I emailed Doug Grant in Jan 2009. From posts he made to forums he had written. He is the supplier of Kit 25705
It appears from dna evidence that my Grants there are all decended from a Family of Stewart Grants that moved from Scotland. They could have come with the Plantation between 1610/1630 (possible deccended from a John Graunt (as appears on documents) on the 1630 Armagh Muster) or after the 1641 Rebellion ( possibly from a James Grant of Scots birth who was related to and had served with General Robert Munro and General Alexander Leslie in Sweden and could be on the 1642/43 Scots Army Muster of Officers in Ireland). The Grants of the plantation appear to have held onto their farm lands under Cromwellian persecutions with their name on the records taking the Swedish/Norwegian spelling of Graant on the list of Adventurers.
My family farmed these well into the mid 1800s when the"scandal" meant a split in the family with us moving to the North East of england and others in the family being spread to the New World. John Grant, my Great-Great Grandfather was born in 1833 and left Ireland for the North East of England in the 1850/60s. The Grants were well estabilished in that area as Farmers. I am currently researching the origins of my family within the area of Armagh, Louth and Down (primrarily in the parishes of Mullabrack & Ballymore, Creggan, Forkhill and Newry in Armagh, Roche, Faughart and Innerskeen in Louth and also Innerskeen, Monaghan and Newry in Down.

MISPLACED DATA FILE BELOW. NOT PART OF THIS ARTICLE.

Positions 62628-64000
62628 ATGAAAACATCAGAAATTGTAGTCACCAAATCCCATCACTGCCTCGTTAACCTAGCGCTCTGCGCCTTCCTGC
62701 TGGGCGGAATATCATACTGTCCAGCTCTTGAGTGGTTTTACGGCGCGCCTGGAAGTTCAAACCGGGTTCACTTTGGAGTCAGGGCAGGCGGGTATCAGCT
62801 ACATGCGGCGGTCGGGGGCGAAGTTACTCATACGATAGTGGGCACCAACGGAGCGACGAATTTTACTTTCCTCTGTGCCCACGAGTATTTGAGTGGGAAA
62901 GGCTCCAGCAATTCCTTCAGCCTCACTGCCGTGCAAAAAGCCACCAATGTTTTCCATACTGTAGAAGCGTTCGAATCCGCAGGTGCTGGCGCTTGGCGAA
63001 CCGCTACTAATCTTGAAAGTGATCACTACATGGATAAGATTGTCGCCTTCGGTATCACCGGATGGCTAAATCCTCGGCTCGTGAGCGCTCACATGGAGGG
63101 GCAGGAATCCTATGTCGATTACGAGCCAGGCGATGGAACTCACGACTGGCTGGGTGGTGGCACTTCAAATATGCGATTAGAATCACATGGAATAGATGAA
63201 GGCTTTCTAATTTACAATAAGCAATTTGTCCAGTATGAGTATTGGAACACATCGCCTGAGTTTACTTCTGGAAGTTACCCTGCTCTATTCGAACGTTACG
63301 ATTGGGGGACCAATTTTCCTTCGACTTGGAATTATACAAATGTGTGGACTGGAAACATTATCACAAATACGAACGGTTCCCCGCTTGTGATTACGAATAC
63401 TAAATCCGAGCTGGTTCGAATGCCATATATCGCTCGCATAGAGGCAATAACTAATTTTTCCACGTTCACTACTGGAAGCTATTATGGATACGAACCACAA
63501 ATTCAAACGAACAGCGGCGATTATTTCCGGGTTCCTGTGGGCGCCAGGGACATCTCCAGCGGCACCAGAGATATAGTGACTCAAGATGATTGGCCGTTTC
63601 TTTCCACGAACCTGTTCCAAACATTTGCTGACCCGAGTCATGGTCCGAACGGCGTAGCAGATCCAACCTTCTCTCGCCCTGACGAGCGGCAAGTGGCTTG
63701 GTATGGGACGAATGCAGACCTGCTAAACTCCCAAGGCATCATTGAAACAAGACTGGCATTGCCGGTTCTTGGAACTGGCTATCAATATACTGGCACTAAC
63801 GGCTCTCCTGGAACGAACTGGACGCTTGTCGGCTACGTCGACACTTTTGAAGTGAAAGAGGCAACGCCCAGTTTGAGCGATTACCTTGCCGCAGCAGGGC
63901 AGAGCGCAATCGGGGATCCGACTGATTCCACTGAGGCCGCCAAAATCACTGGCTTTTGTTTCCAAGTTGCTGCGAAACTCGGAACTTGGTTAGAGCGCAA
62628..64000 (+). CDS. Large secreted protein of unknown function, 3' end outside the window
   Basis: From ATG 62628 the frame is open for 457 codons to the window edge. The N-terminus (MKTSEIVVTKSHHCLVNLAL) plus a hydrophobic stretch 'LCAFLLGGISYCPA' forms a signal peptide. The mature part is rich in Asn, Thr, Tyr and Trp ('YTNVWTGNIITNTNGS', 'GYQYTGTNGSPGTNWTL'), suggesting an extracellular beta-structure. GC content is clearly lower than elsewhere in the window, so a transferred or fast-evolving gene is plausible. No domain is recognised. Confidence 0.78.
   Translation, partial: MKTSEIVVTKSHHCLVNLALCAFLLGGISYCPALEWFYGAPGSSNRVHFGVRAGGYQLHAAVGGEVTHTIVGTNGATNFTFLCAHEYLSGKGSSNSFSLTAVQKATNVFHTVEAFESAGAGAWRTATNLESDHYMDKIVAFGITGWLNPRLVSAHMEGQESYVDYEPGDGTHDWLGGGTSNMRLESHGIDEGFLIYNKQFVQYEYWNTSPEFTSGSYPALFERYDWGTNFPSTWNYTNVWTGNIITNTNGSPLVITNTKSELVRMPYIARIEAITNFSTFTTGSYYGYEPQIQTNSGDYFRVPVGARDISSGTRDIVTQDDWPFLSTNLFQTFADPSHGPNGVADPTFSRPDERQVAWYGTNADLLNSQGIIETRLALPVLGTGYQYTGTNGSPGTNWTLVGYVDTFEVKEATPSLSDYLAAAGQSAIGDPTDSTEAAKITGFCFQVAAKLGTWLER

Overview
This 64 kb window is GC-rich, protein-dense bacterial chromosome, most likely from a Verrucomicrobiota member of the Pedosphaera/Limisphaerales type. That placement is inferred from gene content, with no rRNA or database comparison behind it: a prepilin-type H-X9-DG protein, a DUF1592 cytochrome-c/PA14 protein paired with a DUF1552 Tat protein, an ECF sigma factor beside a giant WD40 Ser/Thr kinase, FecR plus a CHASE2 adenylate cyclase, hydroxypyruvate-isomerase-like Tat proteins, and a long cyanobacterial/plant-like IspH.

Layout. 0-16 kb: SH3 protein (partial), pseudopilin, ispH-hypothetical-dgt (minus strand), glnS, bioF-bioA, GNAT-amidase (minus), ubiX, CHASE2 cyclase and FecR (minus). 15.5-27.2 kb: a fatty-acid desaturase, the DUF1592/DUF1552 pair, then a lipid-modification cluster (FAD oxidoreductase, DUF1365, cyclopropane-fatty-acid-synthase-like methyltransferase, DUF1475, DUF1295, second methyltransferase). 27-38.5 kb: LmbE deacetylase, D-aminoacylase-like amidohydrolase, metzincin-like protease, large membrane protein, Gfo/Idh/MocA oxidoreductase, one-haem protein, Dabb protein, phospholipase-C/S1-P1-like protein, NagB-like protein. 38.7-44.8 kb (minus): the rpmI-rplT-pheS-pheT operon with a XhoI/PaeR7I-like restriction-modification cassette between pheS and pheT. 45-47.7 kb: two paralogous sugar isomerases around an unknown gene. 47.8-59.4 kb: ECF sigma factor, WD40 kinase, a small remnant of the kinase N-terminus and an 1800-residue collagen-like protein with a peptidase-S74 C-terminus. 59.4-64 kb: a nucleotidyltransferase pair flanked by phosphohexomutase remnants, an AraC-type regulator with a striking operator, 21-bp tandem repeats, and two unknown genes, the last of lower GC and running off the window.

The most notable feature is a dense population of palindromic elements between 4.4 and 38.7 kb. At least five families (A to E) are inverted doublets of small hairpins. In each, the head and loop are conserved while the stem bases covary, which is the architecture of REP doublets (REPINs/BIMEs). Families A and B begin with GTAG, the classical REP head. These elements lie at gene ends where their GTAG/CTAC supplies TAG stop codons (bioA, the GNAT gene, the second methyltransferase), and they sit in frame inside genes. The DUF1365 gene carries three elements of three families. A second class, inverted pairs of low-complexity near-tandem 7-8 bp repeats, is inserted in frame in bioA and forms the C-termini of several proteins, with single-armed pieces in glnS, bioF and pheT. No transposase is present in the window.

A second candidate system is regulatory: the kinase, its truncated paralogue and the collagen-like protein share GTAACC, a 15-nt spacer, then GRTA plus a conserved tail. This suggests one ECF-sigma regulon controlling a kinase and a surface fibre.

My family are Catholic but due to family stories have not ruled out the possibility of a convert from Presbyterian in the past. I have stories from my family of a major disgrace in the family that led us to being Catholic.
His dna results are similar to (21/25 match), but quite removed in time from, many Grants with "Stewart" background. And are also quite distant from the classic Nial or NW Ireland modal with only a 18/25 match.
|match in 25||R1b1b2||R1b1b2||R1b1b2||R1b1b2e|
|Locus||DYS#||25705 Grant (Louth)||85435 Grant||30499 Grant||Niall of Nine Hostages|
|3||19 (aka DYS 394)||14||14||14||14|
|28||YCA II a||19||19||19|
|29||YCA II b||23||23||23|
There are a number of kits lumped as "Grant - Stewart". Doug Grants dna is in the region of a 21/25 or a 20/25 match to these.
Kit 30499 refers to the descendants of John Grant (c1700) in Inverlochie and his wife, Jean Forbes. They had several children, all born in the Parish of Kirkmichael, Scotland.
Kit 121522 is a descendants of John Grant (c1700) in Inverlochie and his wife, Jean Forbes. Their place of origin is unknown. They had several children, all born in the Parish of Kirkmichael, Scotland. John came to America in the mid 1700s but it is unknown whether he stayed or returned to Scotland
Kit 27245 is a descendant of William Grant born 1847 in Evanton, Ross-shire, Scotland, who emigrated to Dunedin, New Zealand in 1879. The identity of his Grant father cannot yet be proven, but it looks highly likely that his father was William McKenzie Grant (1827-1903, a tailor in Elgin, Morayshire)
Kit 93864 is tied to James Grant who married Isabella Cameron 9/9/1788. At the time of his marriage he was living at Mill of Tore (Balnain) in Glenurquhart west of Drumnadrochit. The DNA results show that James is decended from the Grants of Shewglie/Sheuglie but James' father is not known. Two possibilities are Alexander Grant (The Swordsman) descended from the second son of Robert Grant 2nd. of Sheuglie and Colonel Hugh Grant of Moy descended from the first son.